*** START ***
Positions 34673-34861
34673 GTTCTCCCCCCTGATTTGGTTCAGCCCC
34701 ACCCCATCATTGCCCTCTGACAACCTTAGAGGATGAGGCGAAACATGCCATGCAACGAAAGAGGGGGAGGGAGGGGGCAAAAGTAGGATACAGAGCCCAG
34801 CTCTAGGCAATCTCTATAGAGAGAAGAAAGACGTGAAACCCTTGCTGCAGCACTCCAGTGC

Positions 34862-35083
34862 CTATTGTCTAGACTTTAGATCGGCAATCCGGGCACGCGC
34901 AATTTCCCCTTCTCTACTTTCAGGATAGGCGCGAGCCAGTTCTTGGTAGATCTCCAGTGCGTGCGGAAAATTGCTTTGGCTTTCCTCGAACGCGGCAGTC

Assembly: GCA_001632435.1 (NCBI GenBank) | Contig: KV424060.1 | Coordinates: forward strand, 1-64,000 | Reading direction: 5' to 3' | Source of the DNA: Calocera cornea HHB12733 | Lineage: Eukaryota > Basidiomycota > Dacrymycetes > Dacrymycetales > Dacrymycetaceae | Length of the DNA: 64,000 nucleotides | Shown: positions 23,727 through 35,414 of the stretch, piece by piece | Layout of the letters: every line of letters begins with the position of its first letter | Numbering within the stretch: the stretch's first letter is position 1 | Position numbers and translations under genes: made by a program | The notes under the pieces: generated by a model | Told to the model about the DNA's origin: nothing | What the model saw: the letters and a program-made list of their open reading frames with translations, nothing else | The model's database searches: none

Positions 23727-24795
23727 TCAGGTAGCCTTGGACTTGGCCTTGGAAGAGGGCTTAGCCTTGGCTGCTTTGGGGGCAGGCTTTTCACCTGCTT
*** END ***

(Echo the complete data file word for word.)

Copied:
Positions 34673-34861
34673 GTTCTCCCCCCTGATTTGGTTCAGCCCC
34701 ACCCCATCATTGCCCTCTGACAACCTTAGAGGATGAGGCGAAACATGCCATGCAACGAAAGAGGGGGAGGGAGGGGGCAAAAGTAGGATACAGAGCCCAG
34801 CTCTAGGCAATCTCTATAGAGAGAAGAAAGACGTGAAACCCTTGCTGCAGCACTCCAGTGC

Positions 34862-35083
34862 CTATTGTCTAGACTTTAGATCGGCAATCCGGGCACGCGC
34901 AATTTCCCCTTCTCTACTTTCAGGATAGGCGCGAGCCAGTTCTTGGTAGATCTCCAGTGCGTGCGGAAAATTGCTTTGGCTTTCCTCGAACGCGGCAGTC

Assembly: GCA_001632435.1 (NCBI GenBank) | Contig: KV424060.1 | Coordinates: forward strand, 1-64,000 | Reading direction: 5' to 3' | Source of the DNA: Calocera cornea HHB12733 | Lineage: Eukaryota > Basidiomycota > Dacrymycetes > Dacrymycetales > Dacrymycetaceae | Length of the DNA: 64,000 nucleotides | Shown: positions 23,727 through 35,414 of the stretch, piece by piece | Layout of the letters: every line of letters begins with the position of its first letter | Numbering within the stretch: the stretch's first letter is position 1 | Position numbers and translations under genes: made by a program | The notes under the pieces: generated by a model | Told to the model about the DNA's origin: nothing | What the model saw: the letters and a program-made list of their open reading frames with translations, nothing else | The model's database searches: none

Positions 23727-24795
23727 TCAGGTAGCCTTGGACTTGGCCTTGGAAGAGGGCTTAGCCTTGGCTGCTTTGGGGGCAGGCTTTTCACCTGCTT